Weekly Scientific Read: Fossil Snake In A Dinosaur Nest

It’s been a few weeks since you last saw a Weekly Scientific Read, mainly due to the festivities towards the end of 2015 but I also took a break to wait for some cool new research to be published. I’ll kick off 2016 with a fascinating paper I came across over Christmas and yes you did catch the title of this blog post correctly. The remains of a new fossil snake from the Cretaceous period were found alongside and associated with a megaloolithid dinosaur egg nest in Romania. The evidence would suggest that the snake was buried at the same time as the nest. I know what you’re thinking but not all is what it would seem.

Fragmentary vertebrae still articulated from the holotype of Nidophis alongside a reconstruction (Venzcel et al., 2015)

Fragmentary vertebrae still articulated from the holotype of Nidophis alongside a reconstruction based on these bones  (Venzcel et al., 2015)

With this find, some interesting inferences can be made which makes things even more exciting! The snake (Nidophis insularis) was roughly 1m in length and the researchers were able to age the individual by counting the growth of the vertebrae, the snake was an adult. Using a whole range of other data ranging from palaeomagnetic evidence to stable isotope geochemistry, the team were also able to identify the sort of climate that Nidophis would have inhabited. This appears to have been a seasonally variable sub-tropical climate. Looking closer at the trunk vertebrae the species has been identified as a semi-fossorial snake that wouldn’t have been able to prey upon the eggs of dinosaurs. This makes things even more interesting in terms of trying to understand how the snake came to be associated so closely to the nest before burial. Was the snake attracted to the nest due to an abundance of prey or was it just passing through before it met it’s untimely end?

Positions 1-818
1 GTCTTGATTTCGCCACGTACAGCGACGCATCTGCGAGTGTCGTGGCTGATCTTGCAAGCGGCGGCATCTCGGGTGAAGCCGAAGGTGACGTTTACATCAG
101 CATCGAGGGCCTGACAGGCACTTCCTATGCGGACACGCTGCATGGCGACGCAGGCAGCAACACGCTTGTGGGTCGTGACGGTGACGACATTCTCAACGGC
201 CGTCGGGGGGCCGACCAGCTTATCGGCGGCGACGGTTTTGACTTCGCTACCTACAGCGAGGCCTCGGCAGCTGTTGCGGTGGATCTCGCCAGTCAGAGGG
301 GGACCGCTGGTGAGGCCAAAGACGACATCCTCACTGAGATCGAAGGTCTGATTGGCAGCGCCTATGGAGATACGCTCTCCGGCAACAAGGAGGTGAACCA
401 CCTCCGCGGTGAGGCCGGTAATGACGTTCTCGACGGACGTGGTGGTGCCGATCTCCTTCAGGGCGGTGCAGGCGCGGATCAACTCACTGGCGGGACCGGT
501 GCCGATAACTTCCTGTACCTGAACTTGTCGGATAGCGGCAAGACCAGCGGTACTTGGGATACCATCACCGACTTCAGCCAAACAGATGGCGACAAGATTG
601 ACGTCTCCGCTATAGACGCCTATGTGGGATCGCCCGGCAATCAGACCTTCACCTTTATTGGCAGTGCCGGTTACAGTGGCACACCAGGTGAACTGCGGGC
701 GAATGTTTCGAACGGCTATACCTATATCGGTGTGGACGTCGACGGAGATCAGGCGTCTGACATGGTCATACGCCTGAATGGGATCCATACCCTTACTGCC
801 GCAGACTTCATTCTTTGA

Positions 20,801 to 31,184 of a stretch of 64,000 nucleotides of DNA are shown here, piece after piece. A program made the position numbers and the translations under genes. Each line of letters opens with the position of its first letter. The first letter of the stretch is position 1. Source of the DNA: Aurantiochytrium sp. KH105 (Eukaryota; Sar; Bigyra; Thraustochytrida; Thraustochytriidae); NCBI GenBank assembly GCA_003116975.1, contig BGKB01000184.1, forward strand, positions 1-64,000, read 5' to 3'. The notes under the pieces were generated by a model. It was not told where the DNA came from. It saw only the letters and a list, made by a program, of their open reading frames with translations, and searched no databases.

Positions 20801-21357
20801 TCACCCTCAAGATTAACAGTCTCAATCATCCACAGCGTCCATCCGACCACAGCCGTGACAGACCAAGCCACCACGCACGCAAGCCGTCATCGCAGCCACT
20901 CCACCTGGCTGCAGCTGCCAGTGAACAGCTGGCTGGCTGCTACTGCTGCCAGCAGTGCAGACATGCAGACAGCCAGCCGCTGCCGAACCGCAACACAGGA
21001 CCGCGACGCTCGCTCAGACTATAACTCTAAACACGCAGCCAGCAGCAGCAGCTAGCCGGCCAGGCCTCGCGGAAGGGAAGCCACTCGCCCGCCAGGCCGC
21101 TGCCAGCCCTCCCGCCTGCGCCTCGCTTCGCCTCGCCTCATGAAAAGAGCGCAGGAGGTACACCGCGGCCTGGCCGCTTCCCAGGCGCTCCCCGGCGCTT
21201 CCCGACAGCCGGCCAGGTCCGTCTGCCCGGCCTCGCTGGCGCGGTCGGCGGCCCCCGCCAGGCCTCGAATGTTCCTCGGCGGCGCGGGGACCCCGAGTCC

Venczel, M., Vasile, Ş., & Csiki-Sava, Z. (2015). A Late Cretaceous madtsoiid snake from Romania associated with a megaloolithid egg nest–Paleoecological inferences. Cretaceous Research, 55, 152-163.


Disclaimer: The views expressed in this post are solely this author's and do not necessarily reflect the views of The Wandering Herpetologist website.
Steven Allain

Author: Steven Allain

Steven Allain is from England and has been fascinated with amphibians and reptiles ever since he was a young boy. He is the current chairman of the Cambridgeshire and Peterborough Amphibian & Reptile Group (CPARG). Gotta question or comment for Steven? Email him at steven[at]wanderingherpetologist.com

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